Monday, July 06, 2009

Behind the Music #3: Squeeze - "Up the Junction"

Cockney pub-rockers Squeeze: Everybody knows them, everybody loves them. From whey-faced girly-voiced smack enthusiast Glenn Tilbrook to oleaginous, twitching boogie-woogie keyboard wizard Jools Holland, this was, and indeed is, a band with star quality coursing through their veins where you or I have to make do with blood.

"Up the Junction", a number 2 chart-topper from 1979 is the band's signature anthem. The song takes its title from the 1960s book/play/film of the same name. A winning mix of mawkish self-pity and cloying sentimentality has seen the song become a firm favourite among Squeeze fans and normal people alike.

The lyrics tell of a doomed love affair between a drunken waster and, let us not be coy here, a harlot, some say roundheels, who hails from the salubrious Clapham area in South London. Our hero tells us of the initial stages of this romance:

"Out on a windy common, that night I've not forgotten.
When she dealt out the rations, with some or other passions.
I said 'you are a lady', 'Perhaps', she said, 'I may be'."

Firstly, while I'm no Emily Post, I would dispute that a young woman who is giving up the sweet, sweet poontang on a windy common can rightly have any claim to being a lady. She's a whore, fellows, a WHORE, I tell you.

Secondly, young Chris Difford, the lyricist here, is really reaching to accommodate these rhymes, no? "When she dealt out the rations, with some or other passions"?

Bitch, pur-leez! Some or other passions? That shit is weak.

Moving the story on, the dewy-eyed youngsters set up home in an idyllic lovenest.

"We moved into a basement, with thoughts of our engagement.
We stayed in by the telly, although the room was smelly."

Turning a blind eye for the moment to the rather unorthodox basement/engagement rhyming scheme, it sounds rather blissful, doesn't it? Old Dog's mess and his slut, stopping in their stinking basement gawping at the gogglebox instead of putting the hoover round and maybe getting busy with the Febreze or the Airwick.

Still, our hero lands himself a job, working with Stanley, eleven hour shifts, a nice little earner, no doubt. Does his lass follow suit, maybe bump up their income so they can move somewhere a bit nicer, possibly?

Does she heck as like. She reverts to the only skill she's ever shown, namely getting schtupped. She gets herself pregnant.

"She said she'd seen a doctor and nothing now could stop her."

It is probably at this point where our narrator was cursing the tactical error in shacking up in a basement. One can't "accidentally" push one's knocked up girlfriend down the stairs in a basement, can one? His lass was dead right, nothing now could stop her. Young feller-me-lad, doing the square thing by our Nell, kept grafting away, saving the princely sum of a tenner a week throughout the winter, a nice little nest-egg for when the baby arrives, you'd have thought.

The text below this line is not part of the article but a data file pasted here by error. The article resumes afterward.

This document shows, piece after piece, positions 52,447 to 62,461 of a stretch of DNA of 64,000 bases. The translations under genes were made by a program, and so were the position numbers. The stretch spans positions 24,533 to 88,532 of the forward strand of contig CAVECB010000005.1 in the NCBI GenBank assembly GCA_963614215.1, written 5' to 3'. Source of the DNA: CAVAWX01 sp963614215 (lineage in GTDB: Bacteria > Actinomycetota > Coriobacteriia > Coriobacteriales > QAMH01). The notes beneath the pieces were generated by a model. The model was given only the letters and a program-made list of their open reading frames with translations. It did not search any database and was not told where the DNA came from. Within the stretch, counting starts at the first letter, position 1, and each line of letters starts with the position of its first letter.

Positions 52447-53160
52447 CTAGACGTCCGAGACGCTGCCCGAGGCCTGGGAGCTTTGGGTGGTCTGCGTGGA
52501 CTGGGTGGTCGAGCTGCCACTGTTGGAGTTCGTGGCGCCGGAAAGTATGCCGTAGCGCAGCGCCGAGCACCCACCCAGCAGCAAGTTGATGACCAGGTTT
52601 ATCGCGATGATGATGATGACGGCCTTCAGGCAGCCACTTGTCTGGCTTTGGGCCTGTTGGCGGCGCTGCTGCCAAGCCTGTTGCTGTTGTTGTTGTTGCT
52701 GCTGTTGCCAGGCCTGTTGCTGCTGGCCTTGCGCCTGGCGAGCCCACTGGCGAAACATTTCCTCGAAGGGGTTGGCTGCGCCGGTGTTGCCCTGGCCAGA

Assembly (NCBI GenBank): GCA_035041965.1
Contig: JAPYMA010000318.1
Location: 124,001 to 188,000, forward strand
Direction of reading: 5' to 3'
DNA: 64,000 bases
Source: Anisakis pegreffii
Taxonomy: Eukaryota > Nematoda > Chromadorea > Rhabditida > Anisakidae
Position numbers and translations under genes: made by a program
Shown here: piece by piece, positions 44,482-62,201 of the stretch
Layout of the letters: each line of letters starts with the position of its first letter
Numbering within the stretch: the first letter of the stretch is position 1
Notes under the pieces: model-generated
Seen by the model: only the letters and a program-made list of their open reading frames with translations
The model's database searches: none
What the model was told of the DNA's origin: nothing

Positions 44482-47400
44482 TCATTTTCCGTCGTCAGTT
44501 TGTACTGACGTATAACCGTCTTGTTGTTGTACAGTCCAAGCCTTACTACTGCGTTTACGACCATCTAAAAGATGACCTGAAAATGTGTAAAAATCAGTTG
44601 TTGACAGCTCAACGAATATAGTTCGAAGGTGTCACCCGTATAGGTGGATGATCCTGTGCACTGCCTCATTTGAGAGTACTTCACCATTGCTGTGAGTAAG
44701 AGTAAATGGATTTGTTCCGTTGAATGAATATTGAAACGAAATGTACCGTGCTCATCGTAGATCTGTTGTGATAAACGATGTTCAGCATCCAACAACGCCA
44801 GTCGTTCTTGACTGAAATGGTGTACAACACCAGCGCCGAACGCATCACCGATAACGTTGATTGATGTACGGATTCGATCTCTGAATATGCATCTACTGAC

Not so, apparently.

"When the time was ready, we had to sell the telly.
Late evenings by the fire, with little kicks inside her."

It isn't clear why the television had to go. They had, after all, been paying the rent and the bills and saving a tenner a week with just the one income, which would be remaining unchanged. Maybe it was just a whim of the hormonally volatile distaff half, who knows?

We are slammed immediately into the here and the now with the next development.

"This morning at 4.50, I took her rather nifty
Down to an incubator, where thirty minutes later
She gave birth to a daughter, within a year a walker"

Again, a couple of queries. One, did you really bring her to an incubator? Did you bollocks, you took her to the maternity ward. You were telling fibs to make it rhyme, weren't you? Bad boy.

Two, within a year a walker? What day is this? Who's the president? The poor bairn was only born this morning, old horse. Talk sense, won't you?

Actually, he's completely lost the plot, timeline-wise, now.

"Now she's two years older, her mother's with a soldier
She left me when my drinking, became a proper stinging"

Told you the girl was a roundheels. Frankly, the excuse about his drinking becoming a proper stinging is not only nonsense but it doesn't even rhyme. She was just desperate for a new bone to gnaw on, so to speak. Muggins is left to rue his complicity in the break up and remember happier times.

"The devil came and took me, from bar to street to bookie
No more nights by the telly, no more nights nappies smelling"

It would seem our friend has been hitting the bottle like it owes him money. He's forgotten that he sold his television set and he's getting nostalgic for the delicate aroma of babyshit-stinking nappies. His friends would do well to advise him to take more water with it.

True to form, our protagonist signs off with a dollop of negativity and another godawful attempt at a rhyme.

"And so it's my assumption, I'm really up the junction".

There we are, then. "Up the Junction" - a heartfelt perfect pop ballad or some ham-fisted melodramatic bad teen poetry? The choice, dear reader, is yours...

But it's the second one. That's the right answer.



wolfgang smith said...

What's the hell does a 'proper stinging' mean? Was she a bee? It makes no sense.

I always thought it was 'became a proper stay-in'. Now makes sense.

Are you SURE those are the lyrics?

Made a bit of a fool of yourself there I think.

Colonel Knowledge said...

Are you doubting the credentials of the good people at They have it as "stinging".

Likewise, the fine men and women of also go with "stinging". As do the venerable scholars at

"Became a proper stay-in"?

Of course, it's so clear to me now, my eyes are de-scaled, what else could he be saying but "a proper stay-in"?

Even someone as notoriously fast and loose with brer rhyming scheme as Difford wouldn't rhyme drinking with stay-in.

Think on, wolf boy.